“A concept has significance – a message, emotion, a statement, a metaphor, a story. Many photographers never consider the need for a concept. Instead, they set out in search of aesthetically pleasing subjects and compositions, without considering any greater meaning.”

Be confident and truthful about who you are and what you want to explore and share.

On Experiences

In this section, Tal encourages us to be clear, deliberate, and passionate about how we live our lives and experience each moment. He left a corporate career to live on his own terms.

He posits that the experience or process of photography is its own reward. How do we measure this type of reward?

“These experiences are another kind of retirement savings – the moments and memories I will some day look back upon with the same bittersweet joy and immense gratitude as I did when experiencing them, and know that I had truly lived.”

The life of an artist is counter-cultural and not easy. Yet, it can lead to appreciation and gratitude for life. It can lead to a new definition of happiness.

“I’m not interested in any outcome. I’m not interested in any achievement. I’m not trying to get somewhere. I’m not trying to succeed in my life. My life is not about success. It’s about self-realization and fulfillment.” ~ Satish Kumar

With regards to photography, Tal encourages creating photographs that reflect our experience, not just the aesthetics of the scene. Rather than focusing on how to make an image, focus first on the why.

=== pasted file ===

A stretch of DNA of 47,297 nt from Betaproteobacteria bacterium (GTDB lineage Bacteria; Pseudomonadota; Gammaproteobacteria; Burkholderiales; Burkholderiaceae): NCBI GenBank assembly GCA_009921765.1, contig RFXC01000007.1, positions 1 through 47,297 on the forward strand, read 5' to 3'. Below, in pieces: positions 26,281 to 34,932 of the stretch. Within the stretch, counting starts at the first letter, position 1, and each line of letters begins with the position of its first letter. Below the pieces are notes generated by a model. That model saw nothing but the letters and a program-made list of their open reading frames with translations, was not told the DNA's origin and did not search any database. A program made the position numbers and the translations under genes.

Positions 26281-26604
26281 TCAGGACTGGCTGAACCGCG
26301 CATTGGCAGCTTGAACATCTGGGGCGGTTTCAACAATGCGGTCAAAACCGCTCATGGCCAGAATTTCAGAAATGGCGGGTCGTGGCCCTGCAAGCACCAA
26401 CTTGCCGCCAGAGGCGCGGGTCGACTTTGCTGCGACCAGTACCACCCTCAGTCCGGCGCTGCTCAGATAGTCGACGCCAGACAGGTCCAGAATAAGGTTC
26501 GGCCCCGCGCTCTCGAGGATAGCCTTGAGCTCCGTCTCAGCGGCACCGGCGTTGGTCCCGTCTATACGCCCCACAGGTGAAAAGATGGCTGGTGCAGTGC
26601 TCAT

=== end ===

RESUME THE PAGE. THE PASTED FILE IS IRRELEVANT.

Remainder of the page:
Guy Tal has a love for wild places and their preservation, which is reflected in some of the essays in this section. He says that preservation is not just for recreational use; that the experience of being in these wild places is good for the soul. And, we can photograph these places in a way that reflects their mystery.


The final section of the book contains meditations on life, art, and meaning … and how they’re intertwined. I thoroughly enjoyed his meditation on the significance of rock.

“It is hard to argue with a rock, and harder still to argue with a rock that used to be a living being, that has seen the rise and fall of species no longer in existence, and the feeble and fleeting lives of humans like ourselves. The rock is the great equalizer and the great liberator, the great reminder, the great setter or priorities and the great debunker of illusions, dissonance and delusions of grandeur.”

These meditations remind me that a meaningful life is about following your own hero’s journey and resisting the pull of conformity. Be your ordinary self, without concern of what others will think. Experience each moment of your life. Follow and trust your own discoveries, inspirations, ideas, and experiences. Learn focused attention. Be grateful and humble.

There is so much more where this came from. If you enjoyed these excerpts, I think you will find the essays as inspiring as I did.

Are you interested in learning more about photographs as metaphors? Sally Gentle Drew and I are co-creating a new online workshop on that topic that will include visual journaling. You can add your name to our interest list here.